Into the Forbidden Zone: A Trip Through Hell and High Water in Post-Earthquake Japan
William T. Vollmann
Format: PDF / Kindle (mobi) / ePub
Just weeks after multiple disasters struck Japan, National Book Award winner William T. Vollmann ventures into the nuclear hot zone, outfitted only with rubber kitchen gloves, a cloth facemask, and a capricious radiation detector. In this Byliner Original from the digital publisher Byliner, Vollmann emerges with a haunting report on daily life in a now-ravaged Japan—a country he has known and loved for many years. And in the cities and towns hit hardest by the earthquake, tsunami, and radioactive contamination, Vollmann finds troubling omens of a future heading toward us all.
ABOUT THE AUTHOR
William T. Vollman is the author of nine novels, including "Europe Central," winner of the National Book Award. He has also written three collections of stories, a memoir, and five works of nonfiction, including, most recently, "Imperial" and "Kissing the Mask: Beauty, Understatement, and Femininity in Japanese Noh Theater." His epic treatise on violence, "Rising Up and Rising Down," was a finalist for the National Book Critics Circle Award. He is the recipient of the Whiting Writers Award, the PEN Center USA West Award, and the Strauss Living Award from the American Academy of Arts and Letters.
teahouses: slow, quiet, and (to me) melancholy notes reassembling some blurred ghost face out of the melodies of olden times. I hope never to forget how it was for me in that small chamber in Gion when the lovely old geisha Kofumi-san danced the “Black Hair Song,” to which Kawabata and Tanizaki allude in their greatest novels. 23 It pleased me that Mrs. Utsumi also knew and indeed had mastered this tune, whose simple mention made her faintly smile. For a fluttering instant the two of us lived
since 365 days of 0.1 millirems would give only 36.5 millirems. Doubtless our author threw in a few chest X-rays, airplane rides, and slumber parties in stone castles full of radon gas. A reading above 0.1 millirems per hour, I learned, is worrisome. 4 Worried I was not, since my readings in San Francisco and Sacramento were on the order of 0.1 millirems per day. The radiation incident guide advised me that if I were a “responder” of the best official type I ought to limit my dose at any one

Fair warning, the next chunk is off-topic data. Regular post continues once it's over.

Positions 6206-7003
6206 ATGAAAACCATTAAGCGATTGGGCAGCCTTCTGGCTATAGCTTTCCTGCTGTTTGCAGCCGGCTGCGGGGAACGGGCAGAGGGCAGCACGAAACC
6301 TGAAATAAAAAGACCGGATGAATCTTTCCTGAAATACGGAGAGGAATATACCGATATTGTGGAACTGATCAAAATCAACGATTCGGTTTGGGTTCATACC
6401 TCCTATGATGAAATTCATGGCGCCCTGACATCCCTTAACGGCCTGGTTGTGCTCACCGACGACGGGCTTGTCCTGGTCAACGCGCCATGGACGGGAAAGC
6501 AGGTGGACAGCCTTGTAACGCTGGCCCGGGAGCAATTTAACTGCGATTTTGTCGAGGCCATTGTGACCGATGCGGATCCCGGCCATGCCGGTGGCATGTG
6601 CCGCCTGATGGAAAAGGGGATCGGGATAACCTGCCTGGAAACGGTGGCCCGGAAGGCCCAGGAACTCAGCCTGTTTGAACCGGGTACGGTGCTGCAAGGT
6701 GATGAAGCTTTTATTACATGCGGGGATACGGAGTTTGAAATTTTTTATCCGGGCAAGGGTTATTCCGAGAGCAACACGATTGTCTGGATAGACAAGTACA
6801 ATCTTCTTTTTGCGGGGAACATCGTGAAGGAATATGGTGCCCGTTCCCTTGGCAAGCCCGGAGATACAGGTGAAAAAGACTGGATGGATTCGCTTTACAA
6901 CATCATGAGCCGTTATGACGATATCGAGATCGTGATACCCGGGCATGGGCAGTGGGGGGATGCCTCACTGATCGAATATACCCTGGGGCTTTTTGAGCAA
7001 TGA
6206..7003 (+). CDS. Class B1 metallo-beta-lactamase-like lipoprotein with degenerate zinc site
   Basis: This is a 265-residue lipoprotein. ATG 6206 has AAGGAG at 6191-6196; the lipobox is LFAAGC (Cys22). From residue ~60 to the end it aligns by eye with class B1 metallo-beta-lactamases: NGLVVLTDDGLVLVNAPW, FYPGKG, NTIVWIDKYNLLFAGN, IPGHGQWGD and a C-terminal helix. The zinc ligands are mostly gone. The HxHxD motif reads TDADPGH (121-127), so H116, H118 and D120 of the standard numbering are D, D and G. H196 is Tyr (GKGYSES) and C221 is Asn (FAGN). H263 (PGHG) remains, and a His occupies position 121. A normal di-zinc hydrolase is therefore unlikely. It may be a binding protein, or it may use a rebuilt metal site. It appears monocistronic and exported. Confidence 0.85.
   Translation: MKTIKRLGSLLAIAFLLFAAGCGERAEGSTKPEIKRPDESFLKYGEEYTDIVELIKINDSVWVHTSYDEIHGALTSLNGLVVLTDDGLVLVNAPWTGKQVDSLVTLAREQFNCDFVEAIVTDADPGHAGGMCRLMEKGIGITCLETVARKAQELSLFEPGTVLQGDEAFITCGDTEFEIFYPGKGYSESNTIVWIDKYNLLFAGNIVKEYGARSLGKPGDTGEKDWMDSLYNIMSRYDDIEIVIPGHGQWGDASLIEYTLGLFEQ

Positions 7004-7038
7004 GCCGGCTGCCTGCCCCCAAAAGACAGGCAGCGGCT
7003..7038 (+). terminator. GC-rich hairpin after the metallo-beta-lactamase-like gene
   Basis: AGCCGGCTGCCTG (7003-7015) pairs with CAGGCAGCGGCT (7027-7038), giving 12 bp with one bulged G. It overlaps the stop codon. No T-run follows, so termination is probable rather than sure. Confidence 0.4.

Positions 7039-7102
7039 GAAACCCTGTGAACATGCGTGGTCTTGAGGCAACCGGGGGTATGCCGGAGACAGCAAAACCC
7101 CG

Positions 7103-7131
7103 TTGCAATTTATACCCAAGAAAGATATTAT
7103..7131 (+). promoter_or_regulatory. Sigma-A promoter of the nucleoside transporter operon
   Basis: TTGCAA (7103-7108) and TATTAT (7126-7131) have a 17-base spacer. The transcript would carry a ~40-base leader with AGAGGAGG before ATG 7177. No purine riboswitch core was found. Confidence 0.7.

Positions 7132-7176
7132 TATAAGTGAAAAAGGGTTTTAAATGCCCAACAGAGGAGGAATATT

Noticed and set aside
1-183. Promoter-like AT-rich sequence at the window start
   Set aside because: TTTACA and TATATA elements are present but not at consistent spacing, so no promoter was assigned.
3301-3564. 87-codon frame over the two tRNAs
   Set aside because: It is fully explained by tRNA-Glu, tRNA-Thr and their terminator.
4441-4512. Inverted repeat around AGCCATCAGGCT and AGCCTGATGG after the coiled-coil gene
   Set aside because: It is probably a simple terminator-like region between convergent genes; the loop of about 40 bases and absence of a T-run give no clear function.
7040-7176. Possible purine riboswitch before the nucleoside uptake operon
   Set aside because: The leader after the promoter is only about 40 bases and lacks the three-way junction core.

dosimeter against it. And given my experience with my neighbor’s orange plate, I had reason to believe that my dosimeter might be insensitive to, or inaccurate in, low ranges. But at least it was doing something. My homework might not be well done, but I hoped to earn an A for diligent intentions. Dr. Pouilot considered my five-rem ceiling dose a trifle dangerous. When I showed him the page in my incident guide where the EPA recommended it, that tolerant man said that after all, they ought to
mentioned below. A different (one-time) statistic gave Iitate’s dose as 9.13 microsieverts per hour, which works out to 21.9 millirems per day, so that the five rems would be reached in 228 days. See The Japan Times, March 27, 2011, 2 (map: “Maximum radiation levels in eastern Japan: Data from 5 p.m. Friday to 5 p.m. Saturday”). 37 Per hour. This would be about 1.4 millirems per day, or about four times what my dosimeter was reporting for Koriyama. At this rate, a resident of Kawauchi would have
Thanks to her, I grew acquainted with the phone number of Carol (on subsequent dialings I got Ginger), who connected me with a salesman named Bob, who allowed that he did still have one Geiger counter in stock—or, more precisely, a post–Geiger-Müller sort of gadget which, said Bob (who had not actually inspected it but seemed to be interpolating from some data screen), resembled an electronic calculator. Current and cumulative exposure, X-ray and gamma, a programmable exposure alarm—oh,